Adopting the deliberate, melancholy pace that is a cornerstone of the proud Sundance tradition, Jamie Marks Is Dead wants desperately to be River’s Edge. So bad. In fact, it would probably settle for dinner and drinks with River’s Edge, followed by weepy sex and an in-bed discussion of moody cinematography and teen angst.
Jamie Marks is (spoiler alert) dead, his battered body found on a rocky stream bed. As Jamie wasn’t popular in high school, but rather the frequent target of urinating bullies, the student body isn’t necessarily devastated by the loss. The only two people who seem to care are Adam (Cameron Monaghan), a kind-hearted jock, and Gracie (Morgan Saylor; Dana from Homeland), a vodka-swilling rich girl who collects rocks and flares her nostrils a lot.
Jamie’s ghost appears first to Gracie, and then Adam. When he first appears, director Carter Smith places his corpse––hunched and wet, clad in tighty-whiteys––at a distance, at the far edge of the frame. It’s a haunting use of composition, and at first glance, Jamie Marks Is Dead has the potential to be that rare brand of cerebral, thoughtful horror. Unfortunately, the film ultimately regresses into the sort of generic existential drama that has plagued Sundance since its inception. No horror to be seen here. Move along, people.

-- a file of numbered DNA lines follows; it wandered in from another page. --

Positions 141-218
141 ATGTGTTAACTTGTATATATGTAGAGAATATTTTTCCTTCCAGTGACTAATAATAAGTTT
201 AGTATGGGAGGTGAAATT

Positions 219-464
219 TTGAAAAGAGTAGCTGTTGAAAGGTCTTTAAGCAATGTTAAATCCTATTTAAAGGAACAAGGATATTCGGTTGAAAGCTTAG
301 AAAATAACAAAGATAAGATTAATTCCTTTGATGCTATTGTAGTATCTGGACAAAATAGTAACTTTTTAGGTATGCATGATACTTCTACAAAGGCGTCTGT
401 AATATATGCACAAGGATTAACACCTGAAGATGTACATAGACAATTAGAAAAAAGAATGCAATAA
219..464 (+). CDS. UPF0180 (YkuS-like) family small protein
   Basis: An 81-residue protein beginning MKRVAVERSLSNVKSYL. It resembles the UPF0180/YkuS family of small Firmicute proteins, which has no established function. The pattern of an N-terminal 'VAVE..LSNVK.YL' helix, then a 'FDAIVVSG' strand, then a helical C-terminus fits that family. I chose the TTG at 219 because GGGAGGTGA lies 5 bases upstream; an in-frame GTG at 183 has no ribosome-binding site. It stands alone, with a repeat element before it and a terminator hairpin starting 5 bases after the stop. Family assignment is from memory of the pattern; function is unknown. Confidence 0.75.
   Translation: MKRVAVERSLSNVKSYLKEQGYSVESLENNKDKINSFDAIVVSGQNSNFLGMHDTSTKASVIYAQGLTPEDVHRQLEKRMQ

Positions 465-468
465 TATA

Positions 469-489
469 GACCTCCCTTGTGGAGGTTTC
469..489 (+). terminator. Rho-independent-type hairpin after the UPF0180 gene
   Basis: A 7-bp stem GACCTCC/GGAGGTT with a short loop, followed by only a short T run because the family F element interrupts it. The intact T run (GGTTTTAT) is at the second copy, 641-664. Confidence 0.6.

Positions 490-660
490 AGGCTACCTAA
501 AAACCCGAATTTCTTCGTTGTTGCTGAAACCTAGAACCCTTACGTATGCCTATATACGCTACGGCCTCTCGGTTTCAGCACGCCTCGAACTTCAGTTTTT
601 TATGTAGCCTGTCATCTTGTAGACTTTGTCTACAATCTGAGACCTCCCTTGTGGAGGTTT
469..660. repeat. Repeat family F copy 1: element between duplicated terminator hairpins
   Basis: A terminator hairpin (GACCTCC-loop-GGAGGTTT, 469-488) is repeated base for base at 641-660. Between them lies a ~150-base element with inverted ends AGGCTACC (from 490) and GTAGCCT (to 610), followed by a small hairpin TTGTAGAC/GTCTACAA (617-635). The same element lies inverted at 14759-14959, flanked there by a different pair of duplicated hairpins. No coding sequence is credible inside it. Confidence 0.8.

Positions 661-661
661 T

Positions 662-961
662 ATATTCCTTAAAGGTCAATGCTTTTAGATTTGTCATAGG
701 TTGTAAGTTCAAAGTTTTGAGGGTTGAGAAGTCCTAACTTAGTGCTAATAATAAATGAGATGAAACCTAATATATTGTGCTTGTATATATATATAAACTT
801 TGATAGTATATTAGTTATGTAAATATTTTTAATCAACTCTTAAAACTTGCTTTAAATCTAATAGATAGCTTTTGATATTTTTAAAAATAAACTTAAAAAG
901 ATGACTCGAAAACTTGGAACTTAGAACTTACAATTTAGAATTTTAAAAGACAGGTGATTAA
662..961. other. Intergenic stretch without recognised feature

Unhappy with his home life, Adam allows Jamie to lead him into a bleak netherworld, where other tortured souls are waiting to return home––occasionally with Jamie’s help. There’s a super deep metaphor lurking somewhere in Jamie Marks Is Dead, but for the life of me, I couldn’t figure out what it was. There’s an emphasis on Jamie’s reluctance to leave his earthly life, so in some ways the film seems to be a reflection on the sad inevitability of death. The vaguely homoerotic overtones of Adam and Jamie’s friendship indicate the movie is a celebration of unconditional gay love. At other times, it comes across like at treatise against high school bullying. Frankly, I have no idea what the point of Jamie Marks Is Dead was. Too bad, considering how arduous the journey was.
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